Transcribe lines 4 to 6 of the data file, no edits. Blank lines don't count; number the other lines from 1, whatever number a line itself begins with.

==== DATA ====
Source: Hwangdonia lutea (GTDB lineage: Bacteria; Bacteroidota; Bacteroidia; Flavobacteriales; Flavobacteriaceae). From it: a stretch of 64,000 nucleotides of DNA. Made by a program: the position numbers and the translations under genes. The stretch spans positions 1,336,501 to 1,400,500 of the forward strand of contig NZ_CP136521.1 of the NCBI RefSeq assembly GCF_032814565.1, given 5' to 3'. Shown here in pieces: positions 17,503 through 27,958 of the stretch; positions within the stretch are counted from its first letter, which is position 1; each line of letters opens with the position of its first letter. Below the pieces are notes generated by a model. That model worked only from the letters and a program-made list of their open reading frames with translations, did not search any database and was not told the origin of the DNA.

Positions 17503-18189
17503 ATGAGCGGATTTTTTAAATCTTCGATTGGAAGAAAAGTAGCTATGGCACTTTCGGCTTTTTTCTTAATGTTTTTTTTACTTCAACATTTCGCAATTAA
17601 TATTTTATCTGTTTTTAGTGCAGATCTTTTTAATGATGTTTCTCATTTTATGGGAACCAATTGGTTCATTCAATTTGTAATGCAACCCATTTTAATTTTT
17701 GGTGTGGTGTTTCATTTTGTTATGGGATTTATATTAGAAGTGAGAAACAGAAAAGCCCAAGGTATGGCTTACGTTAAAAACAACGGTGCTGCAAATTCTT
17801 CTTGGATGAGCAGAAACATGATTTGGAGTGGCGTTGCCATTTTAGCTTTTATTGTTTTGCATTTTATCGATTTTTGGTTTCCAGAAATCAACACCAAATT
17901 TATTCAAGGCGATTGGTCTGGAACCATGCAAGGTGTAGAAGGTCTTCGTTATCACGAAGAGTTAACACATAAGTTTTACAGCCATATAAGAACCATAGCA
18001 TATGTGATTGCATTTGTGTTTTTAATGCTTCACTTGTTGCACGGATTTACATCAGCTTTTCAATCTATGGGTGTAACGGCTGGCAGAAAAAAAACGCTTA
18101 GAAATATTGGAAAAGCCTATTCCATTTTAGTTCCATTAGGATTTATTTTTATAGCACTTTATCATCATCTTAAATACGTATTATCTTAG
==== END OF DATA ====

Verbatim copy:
17601 TATTTTATCTGTTTTTAGTGCAGATCTTTTTAATGATGTTTCTCATTTTATGGGAACCAATTGGTTCATTCAATTTGTAATGCAACCCATTTTAATTTTT
17701 GGTGTGGTGTTTCATTTTGTTATGGGATTTATATTAGAAGTGAGAAACAGAAAAGCCCAAGGTATGGCTTACGTTAAAAACAACGGTGCTGCAAATTCTT
17801 CTTGGATGAGCAGAAACATGATTTGGAGTGGCGTTGCCATTTTAGCTTTTATTGTTTTGCATTTTATCGATTTTTGGTTTCCAGAAATCAACACCAAATT